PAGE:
Basic Guitar Chords with their Finger Placement

Basic Guitar Chords with their Finger Placement

Ben Heckler


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Basic Guitar Chords with their Finger Placement

Have you always wanted to learn how to play guitar? Fortunately, although learning to play the guitar requires some work in the beginning, once you have the basics down you can play millions of songs and have a lot of fun.

The first step in sounding competent at guitar will be to learn some basic chords.

Let’s learn some basic chords and their finger placement.

A note about finger placement

When we place our fingers on the fretboard of the guitar, we want to make sure that our fingers are not directly between the frets (frets are the strips of metal that divide the fretboard).

Instead, we want to place our fingers almost touching the fret which is closest to your other hand.

For example, the guy below is playing a note with his ring finger. We can see that he is almost hugging the fret closest to his right hand. This is how we get the note to ring out or sustain itself.

actuación, banda, blanco y negro

 

Basic guitar chords and their finger placements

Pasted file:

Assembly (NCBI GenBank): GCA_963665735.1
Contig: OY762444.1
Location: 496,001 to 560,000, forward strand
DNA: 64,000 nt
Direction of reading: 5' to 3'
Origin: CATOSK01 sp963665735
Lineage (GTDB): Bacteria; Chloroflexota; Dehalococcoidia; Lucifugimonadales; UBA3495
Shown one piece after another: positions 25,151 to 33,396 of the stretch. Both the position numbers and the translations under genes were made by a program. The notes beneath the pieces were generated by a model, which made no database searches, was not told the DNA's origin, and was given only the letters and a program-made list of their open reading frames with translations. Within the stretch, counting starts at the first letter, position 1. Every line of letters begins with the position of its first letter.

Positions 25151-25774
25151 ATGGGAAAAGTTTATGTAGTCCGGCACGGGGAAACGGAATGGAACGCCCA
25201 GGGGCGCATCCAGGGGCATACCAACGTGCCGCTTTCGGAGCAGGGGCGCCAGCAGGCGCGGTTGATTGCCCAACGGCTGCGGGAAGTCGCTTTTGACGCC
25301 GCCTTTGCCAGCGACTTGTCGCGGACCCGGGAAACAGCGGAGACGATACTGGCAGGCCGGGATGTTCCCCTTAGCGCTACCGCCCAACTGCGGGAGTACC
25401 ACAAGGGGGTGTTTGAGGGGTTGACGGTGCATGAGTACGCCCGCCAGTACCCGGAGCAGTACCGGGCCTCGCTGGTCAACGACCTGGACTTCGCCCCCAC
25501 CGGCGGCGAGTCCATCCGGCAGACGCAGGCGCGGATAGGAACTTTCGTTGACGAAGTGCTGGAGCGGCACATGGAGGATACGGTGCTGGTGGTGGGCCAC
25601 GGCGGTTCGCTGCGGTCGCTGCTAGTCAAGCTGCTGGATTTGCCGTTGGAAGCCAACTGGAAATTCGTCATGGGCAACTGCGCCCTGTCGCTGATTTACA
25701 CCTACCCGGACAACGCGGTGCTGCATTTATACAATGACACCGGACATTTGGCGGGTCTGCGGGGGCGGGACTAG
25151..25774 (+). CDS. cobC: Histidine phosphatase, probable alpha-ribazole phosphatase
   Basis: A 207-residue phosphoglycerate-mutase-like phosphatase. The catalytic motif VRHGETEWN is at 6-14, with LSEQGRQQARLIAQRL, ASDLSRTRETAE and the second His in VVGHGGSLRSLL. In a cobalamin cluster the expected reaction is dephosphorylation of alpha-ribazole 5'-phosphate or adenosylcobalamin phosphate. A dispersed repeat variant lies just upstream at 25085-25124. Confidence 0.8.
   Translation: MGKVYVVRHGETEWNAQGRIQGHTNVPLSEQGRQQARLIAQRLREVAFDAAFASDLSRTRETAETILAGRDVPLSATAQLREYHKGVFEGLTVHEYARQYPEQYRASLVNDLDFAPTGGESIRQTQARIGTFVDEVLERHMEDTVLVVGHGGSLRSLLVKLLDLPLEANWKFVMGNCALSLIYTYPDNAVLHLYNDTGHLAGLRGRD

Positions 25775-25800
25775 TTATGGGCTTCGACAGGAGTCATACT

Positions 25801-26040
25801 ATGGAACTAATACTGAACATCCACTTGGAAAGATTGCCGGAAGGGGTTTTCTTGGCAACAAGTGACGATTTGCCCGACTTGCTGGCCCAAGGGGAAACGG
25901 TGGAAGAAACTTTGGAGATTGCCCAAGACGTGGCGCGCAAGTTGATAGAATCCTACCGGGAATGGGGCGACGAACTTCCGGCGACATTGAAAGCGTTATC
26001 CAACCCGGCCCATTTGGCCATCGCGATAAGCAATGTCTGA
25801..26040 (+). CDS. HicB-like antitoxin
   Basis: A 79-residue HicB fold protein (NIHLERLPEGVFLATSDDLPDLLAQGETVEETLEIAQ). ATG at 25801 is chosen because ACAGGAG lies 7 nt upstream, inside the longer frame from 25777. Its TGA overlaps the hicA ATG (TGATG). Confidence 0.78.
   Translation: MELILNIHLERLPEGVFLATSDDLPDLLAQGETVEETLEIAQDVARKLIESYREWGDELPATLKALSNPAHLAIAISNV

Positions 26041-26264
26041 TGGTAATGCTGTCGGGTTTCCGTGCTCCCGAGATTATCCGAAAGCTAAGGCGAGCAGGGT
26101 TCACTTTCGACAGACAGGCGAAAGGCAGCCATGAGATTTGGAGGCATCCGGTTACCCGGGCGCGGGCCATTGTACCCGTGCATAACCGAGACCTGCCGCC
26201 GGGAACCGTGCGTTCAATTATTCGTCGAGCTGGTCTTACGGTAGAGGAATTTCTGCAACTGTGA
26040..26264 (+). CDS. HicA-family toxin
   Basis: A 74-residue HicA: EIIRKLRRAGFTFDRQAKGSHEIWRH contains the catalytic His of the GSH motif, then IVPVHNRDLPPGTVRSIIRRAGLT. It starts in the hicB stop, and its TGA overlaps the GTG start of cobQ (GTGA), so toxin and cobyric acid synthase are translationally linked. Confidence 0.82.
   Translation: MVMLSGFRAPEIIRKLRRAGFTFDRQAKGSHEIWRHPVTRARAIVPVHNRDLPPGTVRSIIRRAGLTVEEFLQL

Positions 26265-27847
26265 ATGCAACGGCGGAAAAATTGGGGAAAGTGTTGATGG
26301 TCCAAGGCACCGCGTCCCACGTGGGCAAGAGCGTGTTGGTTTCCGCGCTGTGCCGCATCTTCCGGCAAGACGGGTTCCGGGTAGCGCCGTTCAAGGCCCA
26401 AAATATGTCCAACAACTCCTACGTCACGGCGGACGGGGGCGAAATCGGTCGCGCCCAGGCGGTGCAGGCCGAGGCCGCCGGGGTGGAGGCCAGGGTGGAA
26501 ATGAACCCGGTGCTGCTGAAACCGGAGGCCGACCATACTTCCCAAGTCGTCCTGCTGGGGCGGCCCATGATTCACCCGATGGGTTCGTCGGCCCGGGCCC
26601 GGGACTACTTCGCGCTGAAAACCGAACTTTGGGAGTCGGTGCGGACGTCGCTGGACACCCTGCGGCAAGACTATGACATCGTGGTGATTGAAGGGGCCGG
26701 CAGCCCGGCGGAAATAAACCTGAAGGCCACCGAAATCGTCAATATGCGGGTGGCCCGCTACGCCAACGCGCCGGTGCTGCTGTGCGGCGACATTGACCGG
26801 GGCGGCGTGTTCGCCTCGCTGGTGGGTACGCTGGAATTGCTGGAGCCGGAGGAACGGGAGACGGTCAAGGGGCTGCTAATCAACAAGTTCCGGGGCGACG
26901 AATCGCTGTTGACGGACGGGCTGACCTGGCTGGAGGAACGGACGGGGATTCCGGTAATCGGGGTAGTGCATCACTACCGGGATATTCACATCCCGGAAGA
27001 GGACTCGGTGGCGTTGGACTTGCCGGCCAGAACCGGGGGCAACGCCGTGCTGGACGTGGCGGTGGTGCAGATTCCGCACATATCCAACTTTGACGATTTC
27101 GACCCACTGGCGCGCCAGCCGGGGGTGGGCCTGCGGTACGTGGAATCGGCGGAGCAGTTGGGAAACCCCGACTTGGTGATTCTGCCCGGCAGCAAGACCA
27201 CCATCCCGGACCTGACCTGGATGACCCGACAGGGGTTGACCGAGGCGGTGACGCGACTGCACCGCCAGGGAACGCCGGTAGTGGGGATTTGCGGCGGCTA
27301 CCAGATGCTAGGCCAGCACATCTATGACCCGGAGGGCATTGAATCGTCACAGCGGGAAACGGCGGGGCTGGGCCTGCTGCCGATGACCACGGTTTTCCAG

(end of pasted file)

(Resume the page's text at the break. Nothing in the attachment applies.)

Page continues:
Let’s dive into it and learn our first chord.

G major chord

This chord is called a G major. We call it a major chord because it sounds ‘happy’ for lack of a better term.

G major chord

This chart shows that on the top string of the guitar (the lowest sounding string) we place our middle finger on the 3rd fret.

Then we place our index finger on the 2nd fret of the next string down.

Lastly, we will take our pinky finger and put it on the 3rd fret of the bottom string (the highest sounding string).

Now we will want to strum all of the strings together. Start with the top and strum all the way down to the bottom.

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This is a G major chord!

C major chord

Next let’s learn another chord that may be slightly trickier, but hopefully not too much.

This chord is a C major chord. If we were learning piano this would probably be the first chord shown to you, since it is the simplest chord to do on a piano.

Here is the finger placement.

C major chord

On the 3rd fret of the second string down from the lowest string—we actually call this the 5th string, since the highest string is the 1st string—we will place our ring finger.

On the 2nd fret of the 4th string we will place our middle finger.

On the 1st fret of the 2nd string we will place our index finger.

The tricky part will be to strum all of these strings starting with the 5th string. So we don’t include the first string.

F major chord

Next, let’s learn an F major chord. The finger placement for this guitar chord is very similar to the C major chord

Here is the finger placement for the F major chord.

f major chord

On the 3rd fret of the 4th string we will place our ring finger.

On the 2nd fret of the 3rd string we will place our middle finger.

On the 1st fret of the 2nd string we will place our index finger.

Again, the tricky part will be to strum all of these strings starting with the 4th string. We are skipping the first two strings and only starting on the beginning of the chord.